Guitars become photo art

Joe King may not be a musician, but he recognizes the beauty of a distinctive guitar. Recently he turned two vintage instruments into a photographic work of art.

The guitars were owned and signed by Gregg Allman and B.B. King, and they are among six signed instruments on display at the Ridgefield Playhouse.

King caught sight of them when he went to an event at the Playhouse. When he asked about photographing them, the Playhouse staff was very supportive, he said, taking the guitars out of their cases — Allman’s Epiphone and King’s Hagstrom — so he could shoot them. And shoot them he did, using his Nikon and Olympus cameras to take thousands of photos of each, capturing images of all focal lengths and angles.

With the assistance of a number of computer programs — many which he wrote himself — he then edited, cropped, colored, and cloned them to create 1,000 to 2,000 miniature photos which he then puts together to create a photo mosaic.

“The whole picture,” he said of each photo “tile” “might be the size of one guitar string.

“The key,” he said, “is to have the eye to have enough shape.”

He then prints the final photo mosaic on a 32-by-44-inch canvas.

King has been doing this for about 20 years. While still working at Citigroup in New York, he found time to pursue his hobby while riding the Danbury Branch line.

“I took the Danbury Branch line for 30 years,” the recent retiree said. “And Metro-North for 44.”

“I have an idea of what I want them to look like,” he said of the mosaics. “They work best when you have a good closeup and highlight the individual pieces like the strings, or the acoustic hole or the edges, the curvature of the body.”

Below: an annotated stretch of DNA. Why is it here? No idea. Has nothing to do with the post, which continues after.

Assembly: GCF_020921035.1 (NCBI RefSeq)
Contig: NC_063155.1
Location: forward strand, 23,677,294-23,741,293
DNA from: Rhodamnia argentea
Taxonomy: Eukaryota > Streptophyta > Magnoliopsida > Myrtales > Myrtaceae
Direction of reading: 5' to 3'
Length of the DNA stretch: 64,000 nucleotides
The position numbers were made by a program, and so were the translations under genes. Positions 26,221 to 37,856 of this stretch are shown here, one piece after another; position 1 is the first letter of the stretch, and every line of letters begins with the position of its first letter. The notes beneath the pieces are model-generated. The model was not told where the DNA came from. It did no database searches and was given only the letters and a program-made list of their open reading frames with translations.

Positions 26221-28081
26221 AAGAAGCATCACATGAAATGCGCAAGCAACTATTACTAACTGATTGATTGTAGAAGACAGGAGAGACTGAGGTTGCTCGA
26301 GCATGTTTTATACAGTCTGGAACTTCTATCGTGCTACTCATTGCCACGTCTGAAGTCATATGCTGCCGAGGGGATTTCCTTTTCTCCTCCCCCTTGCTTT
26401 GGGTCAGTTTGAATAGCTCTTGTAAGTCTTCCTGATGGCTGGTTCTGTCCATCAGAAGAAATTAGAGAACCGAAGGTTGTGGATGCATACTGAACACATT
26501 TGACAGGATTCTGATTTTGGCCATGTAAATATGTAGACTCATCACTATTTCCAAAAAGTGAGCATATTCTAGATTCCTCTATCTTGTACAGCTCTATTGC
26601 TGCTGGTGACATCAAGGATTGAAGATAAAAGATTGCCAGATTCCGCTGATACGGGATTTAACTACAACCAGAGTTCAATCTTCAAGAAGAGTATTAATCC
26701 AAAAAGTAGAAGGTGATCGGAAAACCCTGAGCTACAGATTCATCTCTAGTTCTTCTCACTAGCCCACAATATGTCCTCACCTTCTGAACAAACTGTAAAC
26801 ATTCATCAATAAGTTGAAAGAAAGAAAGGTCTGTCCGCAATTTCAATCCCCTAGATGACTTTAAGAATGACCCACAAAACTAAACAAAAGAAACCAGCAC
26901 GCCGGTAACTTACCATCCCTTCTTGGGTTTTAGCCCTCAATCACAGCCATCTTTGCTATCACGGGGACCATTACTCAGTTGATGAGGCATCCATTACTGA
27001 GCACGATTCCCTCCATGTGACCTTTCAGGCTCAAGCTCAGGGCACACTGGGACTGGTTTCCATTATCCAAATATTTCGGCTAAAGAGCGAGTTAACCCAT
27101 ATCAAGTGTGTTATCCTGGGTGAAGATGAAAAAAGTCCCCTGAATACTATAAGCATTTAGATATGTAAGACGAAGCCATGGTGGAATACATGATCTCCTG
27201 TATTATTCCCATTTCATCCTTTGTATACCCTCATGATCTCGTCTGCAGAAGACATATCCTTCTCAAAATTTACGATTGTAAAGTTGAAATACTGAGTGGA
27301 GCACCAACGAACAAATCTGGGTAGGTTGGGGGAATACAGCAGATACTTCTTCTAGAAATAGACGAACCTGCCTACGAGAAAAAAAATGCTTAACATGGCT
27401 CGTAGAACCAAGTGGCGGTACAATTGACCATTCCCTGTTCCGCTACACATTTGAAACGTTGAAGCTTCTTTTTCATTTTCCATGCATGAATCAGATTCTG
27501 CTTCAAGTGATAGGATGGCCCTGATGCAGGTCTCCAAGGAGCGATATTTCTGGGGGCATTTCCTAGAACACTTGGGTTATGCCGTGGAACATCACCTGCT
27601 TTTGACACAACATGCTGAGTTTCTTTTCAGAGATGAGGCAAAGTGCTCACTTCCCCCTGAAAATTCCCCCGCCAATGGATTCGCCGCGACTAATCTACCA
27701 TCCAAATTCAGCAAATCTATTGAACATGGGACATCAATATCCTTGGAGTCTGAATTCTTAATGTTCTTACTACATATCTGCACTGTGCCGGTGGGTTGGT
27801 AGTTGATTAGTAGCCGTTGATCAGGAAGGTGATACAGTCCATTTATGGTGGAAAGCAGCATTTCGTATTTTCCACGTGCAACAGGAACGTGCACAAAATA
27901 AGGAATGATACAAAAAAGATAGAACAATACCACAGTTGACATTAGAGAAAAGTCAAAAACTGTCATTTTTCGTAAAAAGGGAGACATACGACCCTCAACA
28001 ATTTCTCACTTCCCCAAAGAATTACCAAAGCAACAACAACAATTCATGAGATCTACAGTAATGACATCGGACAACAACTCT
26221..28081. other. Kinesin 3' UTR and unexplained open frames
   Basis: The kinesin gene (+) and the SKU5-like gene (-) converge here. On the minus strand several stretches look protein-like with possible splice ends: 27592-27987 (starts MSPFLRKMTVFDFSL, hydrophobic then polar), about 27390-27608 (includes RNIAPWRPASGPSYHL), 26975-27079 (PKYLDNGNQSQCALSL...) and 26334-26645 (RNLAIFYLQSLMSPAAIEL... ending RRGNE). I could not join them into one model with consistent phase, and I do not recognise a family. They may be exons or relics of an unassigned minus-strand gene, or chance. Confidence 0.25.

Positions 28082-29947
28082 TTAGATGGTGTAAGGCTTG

The Playhouse guitars are not the only ones he has done. His son graduated from the Berklee School of Music and he photographed a few of his guitars. Then a friend asked if he had ever done a Gibson Les Paul. She commissioned a mosaic as a gift for her husband.

For that assignment he worked out a deal with Rudy’s Music in Manhattan in which they allowed him to photograph 10 vintage guitars.

“I took thousands of pictures and created a series of mosaics,” King said. In return, he gave Rudy’s a copy of his work.

King has also done photomosaics for a number of nonprofits, including Wildlife in Crisis and the Benedictine Grange. He has also exhibited his work in a number of places, including Tusk & Cup in Ridgefield, Connecticut Coffee, and the Wilton and Cannondale train stations.

The Ridgefield Playhouse Guitar Series may be viewed at A portion of any purchase will benefit the nonprofit Ridgefield Playhouse.